Are you in need of medical equipment such as wheelchairs, hospital beds, crutches, canes, etc.? Call Dresden UMC and ask for the First Aid Closet. We have equipment available to borrow for free. The First Aid Closet is also looking for donations of medical equipment to continue to meet the community's needs. If you have equipment you'd like to donate or have equipment you need to return, please get in touch with the church.

First Presbyterian 

This Sunday Christians celebrate Pentecost. The origin of Pentecost comes from the Greek word meaning fifty. Its roots trace back to ancient Israel and in early Judaism was known as Shavuot, which is observed on the 50th day after the Sabbath of Passover, to celebrate the first harvest of grain. As religions have evolved throughout the world, it is now known by several names: Feast of Weeks, Whitsun, Whitsunday or Trinity Sunday, to name a few.  

For Christians, Pentecost represents the day the Holy Spirit was revealed to humanity “with a mighty rushing wind and tongues of fire.” In the Book of Acts, according to the Apostle Peter, speaking on behalf of the original Apostles and Matthias (who replaced Judas), he told the crowd of some 120 followers gathered in Jerusalem that this was the fulfillment of a promise made during Christ’s last days. Acts 2:38, “Repent, and be baptized every one of you in the name of Jesus Christ for the forgiveness of your sins; and you shall receive the gift of the Holy Spirit.” In Acts 2:41, “So those who received His word were baptized, and there were added that day about three thousand souls.” Some Biblical scholars’ interpretations of the Book of Acts indicate, “This central role of the Holy Spirit and Jesus Christ signified a fundamental theological separation from the traditional Jewish faith.”  In the Bible’s timeframe, Pentecost was in fact a Jewish festival. However, as Christianity flourished, the date was eventually changed to coincide with Easter (49 days later) but retained the same name.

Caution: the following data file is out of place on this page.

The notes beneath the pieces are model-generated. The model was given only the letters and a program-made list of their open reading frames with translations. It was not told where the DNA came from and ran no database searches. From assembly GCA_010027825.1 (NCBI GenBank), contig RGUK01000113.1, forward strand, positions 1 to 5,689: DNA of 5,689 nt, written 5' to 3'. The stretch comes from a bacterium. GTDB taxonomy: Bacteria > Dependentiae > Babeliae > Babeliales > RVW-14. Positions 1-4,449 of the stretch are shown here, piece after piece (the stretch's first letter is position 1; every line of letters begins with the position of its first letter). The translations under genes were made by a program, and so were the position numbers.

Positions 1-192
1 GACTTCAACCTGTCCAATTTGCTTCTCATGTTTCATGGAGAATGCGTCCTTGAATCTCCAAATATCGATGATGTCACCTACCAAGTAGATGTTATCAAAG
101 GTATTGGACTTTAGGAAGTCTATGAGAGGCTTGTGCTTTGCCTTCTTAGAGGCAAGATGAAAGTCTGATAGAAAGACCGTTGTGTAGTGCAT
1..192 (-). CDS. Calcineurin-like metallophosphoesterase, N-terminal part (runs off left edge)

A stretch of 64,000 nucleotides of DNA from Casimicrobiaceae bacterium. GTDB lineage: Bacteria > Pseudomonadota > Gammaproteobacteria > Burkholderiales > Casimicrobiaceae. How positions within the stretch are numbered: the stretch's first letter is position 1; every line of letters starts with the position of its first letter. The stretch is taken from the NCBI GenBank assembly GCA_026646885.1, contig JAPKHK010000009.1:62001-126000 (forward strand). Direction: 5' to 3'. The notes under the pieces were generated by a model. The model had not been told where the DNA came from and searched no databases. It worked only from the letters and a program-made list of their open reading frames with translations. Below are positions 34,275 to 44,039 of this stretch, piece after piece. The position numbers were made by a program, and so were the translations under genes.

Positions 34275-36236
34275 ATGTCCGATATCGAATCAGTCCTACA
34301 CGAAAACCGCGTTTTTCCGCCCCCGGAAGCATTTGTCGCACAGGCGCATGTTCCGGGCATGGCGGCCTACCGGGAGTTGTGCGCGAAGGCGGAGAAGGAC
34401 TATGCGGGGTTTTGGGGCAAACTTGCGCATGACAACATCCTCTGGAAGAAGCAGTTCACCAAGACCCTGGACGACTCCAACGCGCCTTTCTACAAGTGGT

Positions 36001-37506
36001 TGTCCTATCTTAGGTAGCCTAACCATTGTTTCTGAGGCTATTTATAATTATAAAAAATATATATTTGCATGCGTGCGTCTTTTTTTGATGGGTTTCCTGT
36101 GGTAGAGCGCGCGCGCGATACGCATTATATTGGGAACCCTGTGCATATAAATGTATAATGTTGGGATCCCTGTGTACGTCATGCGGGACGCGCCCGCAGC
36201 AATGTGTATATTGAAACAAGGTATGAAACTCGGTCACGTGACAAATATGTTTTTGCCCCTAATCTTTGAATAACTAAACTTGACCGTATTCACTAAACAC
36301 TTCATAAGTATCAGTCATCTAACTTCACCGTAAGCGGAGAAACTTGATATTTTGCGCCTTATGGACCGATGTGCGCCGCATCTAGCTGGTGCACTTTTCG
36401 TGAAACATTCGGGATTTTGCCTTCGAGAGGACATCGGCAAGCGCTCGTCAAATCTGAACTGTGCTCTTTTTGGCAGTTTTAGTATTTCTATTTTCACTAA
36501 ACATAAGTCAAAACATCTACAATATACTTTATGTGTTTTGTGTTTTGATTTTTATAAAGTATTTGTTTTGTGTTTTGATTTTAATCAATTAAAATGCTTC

In terms of significance, the Christian celebration of Pentecost has more meaning theologically as the birth of a new community, the Christian Church. The event defined an ever larger group of followers who began to gather together with the purposeful mission of spreading Christianity. They expanded congregations, moved out of the temples and built their own houses of worship. Within a few decades Catholic churches had been established throughout every major city of the Roman Empire. As various denominations of Christian churches have developed, identified by differing traits or doctrines, the basic principles remain steadfast. The church would not exist without the Holy Spirit. The Holy Spirit empowers us all to believe in God and Christ. The Spirit is not concerned with denomination, nationality, religion, race or gender and understands all languages. The choice is ours. “If you are on the right path you will find that invisible hands are helping,” said Joseph Campbell.

Bluff Point Methodist

The Westerdahl family joined in a memorial service Sunday, May 22 for long-time Bluff Point Methodist congregation member Nancy Westerdahl, who left us for her heavenly home on Dec. 24, 2021.

In memory, we celebrated the life of Nancy Westerdahl on May 22, who departed us on Christmas Eve.  Many family members came from afar to honor the life of Nancy, a long-time member of our congregation, Penn Yan Central School District teacher, wife, mother and grandmother.  Babs Steinert gave the beautiful eulogy, and Aimee Perry sang a beautiful arrangement of the hymn "In the Garden." Nancy loved her gardens and flowers! 

Babs Steinert gave the church message this past week, based on scripture from Acts: 9-15. At this time Paul was beginning his second journey. Paul had his destination in mind.  The spirit of the Lord would not allow him to enter Bithynia, so he and his companions continued onto Macedonia.  He stayed with Lydia, a dealer in purple cloth, after she and her family were baptized, as she knew Paul and his friends believed in the Lord. 

Babs related a journey event in her own life. She recently had gotten a GPS, which she had just begun to use while driving. It announced when she was going over the speed limit, and told her the directions to her destination. When she was going to a place near Rochester that she was not familiar with, with friends, she could not get the GPS to tell her the way. She admitted to not fully studying the manual when she got the tool.  They eventually got to their destination, and Babs found out that the GPS had somehow been muted during her trip. Babs noted that when we choose our own plans we often mute the voice of wisdom and God. We become lost and misguided, missing the destination of God. Our manual is the Bible, which we must read for our directions.  Our homework was to note our blessings and God’s repositioning of our paths. 

Our sincere condolences to Sally Head and family members in the recent passing of Ed Head. His service will be in Penn Yan on June 4.  Sally and Ed were long-time members of our congregation.